Last updated: January 11, 2018
SSL certificates are an important part of safe and secure internet usage. While SSL certificates do not themselves perform the encryption of traffic between a browser and a web server (that is done by the SSL protocol itself), they do establish the trust needed to verify the identity of the web server being communicated with.
Certificate Authorities, or CAs, are trusted third-party organizations (often businesses) that issue SSL certificates. In the web hosting industry, these organizations are commonly referred to as SSL providers.
Web browsers and other software that can communicate over SSL, such as email apps, reference a list of trusted CAs, or SSL providers, to verify that a given SSL certificate was cryptographically signed by one of them. Once the validity of a certificate is confirmed, encrypted communication is established and all data passed back and forth is secured from any snooping third parties who might be monitoring or trying to interfere with traffic.
From an internet browser’s perspective, a certificate issued by one trusted CA is just as valid as a certificate issued by another. But this does not mean that each provider is as good as the next. CAs are a critical part of the web’s security infrastructure. If one of them were to be compromised, it could undermine the validity of any number of certificates it has issued, including yours. For that reason, you should always choose a reputable, well-known SSL provider that is likely to take its internal security seriously, and one that is located in a country whose government is unlikely to compel it to issue false certificates for surveillance purposes.
The following three providers offer customers what I consider an ideal combination of company prominence, security, and affordability.
Readers should note that prices may vary with these providers over time. A simple DV SSL is typically adequate for most peoples’ needs. See my previous article for an in-depth explanation of the various SSL types.
Network Solutions is one of the oldest internet companies around. Known primarily as a domain registrar, they also offer SSL certificates. Their cheapest option, called “Xpress,” is currently $54.99 per year when purchased for three years. Click here to visit Network Solutions’ SSL offerings.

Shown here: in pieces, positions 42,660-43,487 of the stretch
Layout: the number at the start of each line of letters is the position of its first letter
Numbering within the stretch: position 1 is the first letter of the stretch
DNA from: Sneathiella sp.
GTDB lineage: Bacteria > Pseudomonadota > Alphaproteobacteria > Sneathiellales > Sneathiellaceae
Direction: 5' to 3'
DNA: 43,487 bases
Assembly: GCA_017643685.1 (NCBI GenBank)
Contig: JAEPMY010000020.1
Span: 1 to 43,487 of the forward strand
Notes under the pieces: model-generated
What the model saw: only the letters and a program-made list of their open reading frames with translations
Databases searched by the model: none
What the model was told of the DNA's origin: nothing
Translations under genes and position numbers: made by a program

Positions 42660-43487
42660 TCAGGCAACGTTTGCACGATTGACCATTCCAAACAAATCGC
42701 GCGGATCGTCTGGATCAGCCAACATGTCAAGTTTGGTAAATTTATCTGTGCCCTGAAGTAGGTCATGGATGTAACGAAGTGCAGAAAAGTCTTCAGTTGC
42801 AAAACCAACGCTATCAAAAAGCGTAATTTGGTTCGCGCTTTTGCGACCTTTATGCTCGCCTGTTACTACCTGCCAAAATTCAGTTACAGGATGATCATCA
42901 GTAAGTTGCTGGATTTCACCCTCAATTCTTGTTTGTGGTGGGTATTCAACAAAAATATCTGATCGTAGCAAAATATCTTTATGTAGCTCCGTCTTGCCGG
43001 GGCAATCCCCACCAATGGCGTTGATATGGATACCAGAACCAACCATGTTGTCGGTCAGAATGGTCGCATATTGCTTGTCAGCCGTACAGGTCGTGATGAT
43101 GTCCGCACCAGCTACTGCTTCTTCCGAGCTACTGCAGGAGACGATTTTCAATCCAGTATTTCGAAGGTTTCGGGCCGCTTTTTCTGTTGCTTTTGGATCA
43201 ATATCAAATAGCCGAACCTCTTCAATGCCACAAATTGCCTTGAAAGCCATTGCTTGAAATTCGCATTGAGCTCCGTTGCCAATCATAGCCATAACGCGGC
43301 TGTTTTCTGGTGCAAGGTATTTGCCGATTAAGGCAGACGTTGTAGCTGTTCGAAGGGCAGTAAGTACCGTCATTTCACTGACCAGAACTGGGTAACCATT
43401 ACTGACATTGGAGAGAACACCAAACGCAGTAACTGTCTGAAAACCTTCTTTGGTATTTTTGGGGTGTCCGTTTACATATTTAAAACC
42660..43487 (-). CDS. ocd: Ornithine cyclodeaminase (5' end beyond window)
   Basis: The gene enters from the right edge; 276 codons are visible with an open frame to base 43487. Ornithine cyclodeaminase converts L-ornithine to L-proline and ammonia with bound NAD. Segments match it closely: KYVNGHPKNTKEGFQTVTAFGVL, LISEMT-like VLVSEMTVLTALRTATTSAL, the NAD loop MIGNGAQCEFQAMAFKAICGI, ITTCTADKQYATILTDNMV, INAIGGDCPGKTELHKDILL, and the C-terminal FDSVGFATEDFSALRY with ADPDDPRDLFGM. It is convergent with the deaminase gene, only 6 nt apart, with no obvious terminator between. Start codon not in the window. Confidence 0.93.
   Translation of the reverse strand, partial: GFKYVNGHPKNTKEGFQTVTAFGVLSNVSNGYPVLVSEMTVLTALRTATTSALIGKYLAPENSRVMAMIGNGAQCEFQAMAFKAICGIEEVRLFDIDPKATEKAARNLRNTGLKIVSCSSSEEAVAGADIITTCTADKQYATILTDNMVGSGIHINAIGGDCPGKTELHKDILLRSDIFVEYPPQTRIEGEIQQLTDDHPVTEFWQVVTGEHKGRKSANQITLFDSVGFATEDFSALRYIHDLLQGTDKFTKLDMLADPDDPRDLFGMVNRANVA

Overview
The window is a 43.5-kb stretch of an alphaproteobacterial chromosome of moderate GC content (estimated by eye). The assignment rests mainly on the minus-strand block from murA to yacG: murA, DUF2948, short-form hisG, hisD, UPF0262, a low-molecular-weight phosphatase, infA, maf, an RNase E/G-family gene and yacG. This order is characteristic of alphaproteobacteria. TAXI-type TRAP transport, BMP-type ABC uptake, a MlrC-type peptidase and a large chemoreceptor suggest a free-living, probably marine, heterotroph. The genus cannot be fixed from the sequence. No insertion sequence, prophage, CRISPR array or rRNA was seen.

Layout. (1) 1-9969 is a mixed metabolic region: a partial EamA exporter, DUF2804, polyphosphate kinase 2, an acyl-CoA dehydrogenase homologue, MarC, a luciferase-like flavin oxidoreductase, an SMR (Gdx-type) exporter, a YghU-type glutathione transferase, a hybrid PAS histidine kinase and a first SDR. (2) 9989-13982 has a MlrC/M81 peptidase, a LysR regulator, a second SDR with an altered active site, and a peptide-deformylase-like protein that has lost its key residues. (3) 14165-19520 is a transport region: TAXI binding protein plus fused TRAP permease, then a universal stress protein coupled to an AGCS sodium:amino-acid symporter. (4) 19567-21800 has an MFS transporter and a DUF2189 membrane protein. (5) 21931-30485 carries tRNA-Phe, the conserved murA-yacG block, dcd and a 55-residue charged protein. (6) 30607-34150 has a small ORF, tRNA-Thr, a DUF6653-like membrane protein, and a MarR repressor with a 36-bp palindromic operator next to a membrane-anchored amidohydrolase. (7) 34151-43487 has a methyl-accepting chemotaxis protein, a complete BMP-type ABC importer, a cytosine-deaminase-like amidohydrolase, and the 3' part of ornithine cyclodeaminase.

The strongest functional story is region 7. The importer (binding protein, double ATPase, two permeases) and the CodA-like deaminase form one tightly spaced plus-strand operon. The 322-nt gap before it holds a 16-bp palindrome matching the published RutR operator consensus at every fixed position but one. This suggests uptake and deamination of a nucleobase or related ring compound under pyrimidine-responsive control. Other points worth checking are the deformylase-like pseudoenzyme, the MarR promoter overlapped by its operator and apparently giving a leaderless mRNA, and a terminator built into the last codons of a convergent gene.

GoDaddy, the world’s largest domain registrar, and web hosting provider sells SSLs at very competitive prices. Their cheapest certificate is currently available for $62.99 per year, with prices increasing depending on the certificate type. Click here to visit GoDaddy’s SSL offerings.
Comodo is the largest Certificate Authority in the industry, with more than 33% of all SSLs on the internet today issued by them. Their current cheapest option is a DV SSL for $76.95 per year for three years, which isn’t quite as cheap as what other providers are offering. They are, however, offering EV SSLs for a shockingly low $99 per year. Well worth the price.
In addition to the above three, other industry leaders include Symantec, GlobalSign, DigiCert, Entrust, and IdenTrust. In general, however, the SSL certificates offered by these companies are significantly overpriced. Prices for a simple DV SSL range anywhere from around $150 to upwards of $700. As I noted before, a certificate issued by on CA is just as valid as one issued by another, so there is little reason to choose an overpriced provider.
As a final, but important note, many of the prominent web hosting companies have entered into partnerships with SSL providers and offer their customers SSL certificates at a greatly discounted price. NameCheap, for example, currently offers a DV SSL from Comodo for as little as $9 per year. Be sure to read our web hosting reviews for any deals that may be offered for SSL certificates.